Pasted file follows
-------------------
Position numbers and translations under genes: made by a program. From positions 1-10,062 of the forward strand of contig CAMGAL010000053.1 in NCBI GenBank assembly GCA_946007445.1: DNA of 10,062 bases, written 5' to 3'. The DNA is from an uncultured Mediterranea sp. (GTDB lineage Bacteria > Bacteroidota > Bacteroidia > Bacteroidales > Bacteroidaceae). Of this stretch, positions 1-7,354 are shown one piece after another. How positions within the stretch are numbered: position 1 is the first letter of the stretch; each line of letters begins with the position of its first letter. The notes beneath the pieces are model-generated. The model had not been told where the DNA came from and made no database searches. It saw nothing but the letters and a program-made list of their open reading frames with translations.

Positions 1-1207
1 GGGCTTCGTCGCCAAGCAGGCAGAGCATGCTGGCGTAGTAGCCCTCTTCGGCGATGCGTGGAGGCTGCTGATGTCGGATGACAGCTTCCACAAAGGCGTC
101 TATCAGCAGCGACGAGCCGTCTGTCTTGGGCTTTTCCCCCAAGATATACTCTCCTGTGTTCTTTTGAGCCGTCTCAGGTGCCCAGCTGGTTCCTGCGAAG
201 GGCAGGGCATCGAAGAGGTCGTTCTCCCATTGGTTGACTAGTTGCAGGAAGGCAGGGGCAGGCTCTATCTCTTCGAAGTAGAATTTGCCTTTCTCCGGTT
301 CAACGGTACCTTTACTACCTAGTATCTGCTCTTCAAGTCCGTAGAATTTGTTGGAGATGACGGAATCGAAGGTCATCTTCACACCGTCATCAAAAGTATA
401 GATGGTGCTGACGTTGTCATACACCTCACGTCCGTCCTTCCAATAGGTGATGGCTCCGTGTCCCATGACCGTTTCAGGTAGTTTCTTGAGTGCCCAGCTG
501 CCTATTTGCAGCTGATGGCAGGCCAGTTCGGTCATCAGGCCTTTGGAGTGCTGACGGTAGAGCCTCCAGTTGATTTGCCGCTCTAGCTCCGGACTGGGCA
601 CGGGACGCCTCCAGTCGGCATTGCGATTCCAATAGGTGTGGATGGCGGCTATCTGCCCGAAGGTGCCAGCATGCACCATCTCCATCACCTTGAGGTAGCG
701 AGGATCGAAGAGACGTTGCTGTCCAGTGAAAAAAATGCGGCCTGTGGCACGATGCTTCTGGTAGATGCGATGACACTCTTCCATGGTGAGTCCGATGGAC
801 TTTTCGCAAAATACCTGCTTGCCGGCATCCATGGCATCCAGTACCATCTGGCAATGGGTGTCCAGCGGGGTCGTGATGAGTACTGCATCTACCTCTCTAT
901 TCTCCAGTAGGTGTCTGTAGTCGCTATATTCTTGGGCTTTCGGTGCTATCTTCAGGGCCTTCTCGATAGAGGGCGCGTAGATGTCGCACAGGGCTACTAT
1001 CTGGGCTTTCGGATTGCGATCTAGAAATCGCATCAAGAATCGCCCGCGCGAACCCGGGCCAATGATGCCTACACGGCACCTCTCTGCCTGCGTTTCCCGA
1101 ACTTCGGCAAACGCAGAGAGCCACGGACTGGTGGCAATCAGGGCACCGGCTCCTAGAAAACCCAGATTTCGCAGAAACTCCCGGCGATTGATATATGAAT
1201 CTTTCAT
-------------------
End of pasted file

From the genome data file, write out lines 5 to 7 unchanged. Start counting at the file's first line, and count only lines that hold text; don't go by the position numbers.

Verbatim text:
201 GGCAGGGCATCGAAGAGGTCGTTCTCCCATTGGTTGACTAGTTGCAGGAAGGCAGGGGCAGGCTCTATCTCTTCGAAGTAGAATTTGCCTTTCTCCGGTT
301 CAACGGTACCTTTACTACCTAGTATCTGCTCTTCAAGTCCGTAGAATTTGTTGGAGATGACGGAATCGAAGGTCATCTTCACACCGTCATCAAAAGTATA
401 GATGGTGCTGACGTTGTCATACACCTCACGTCCGTCCTTCCAATAGGTGATGGCTCCGTGTCCCATGACCGTTTCAGGTAGTTTCTTGAGTGCCCAGCTG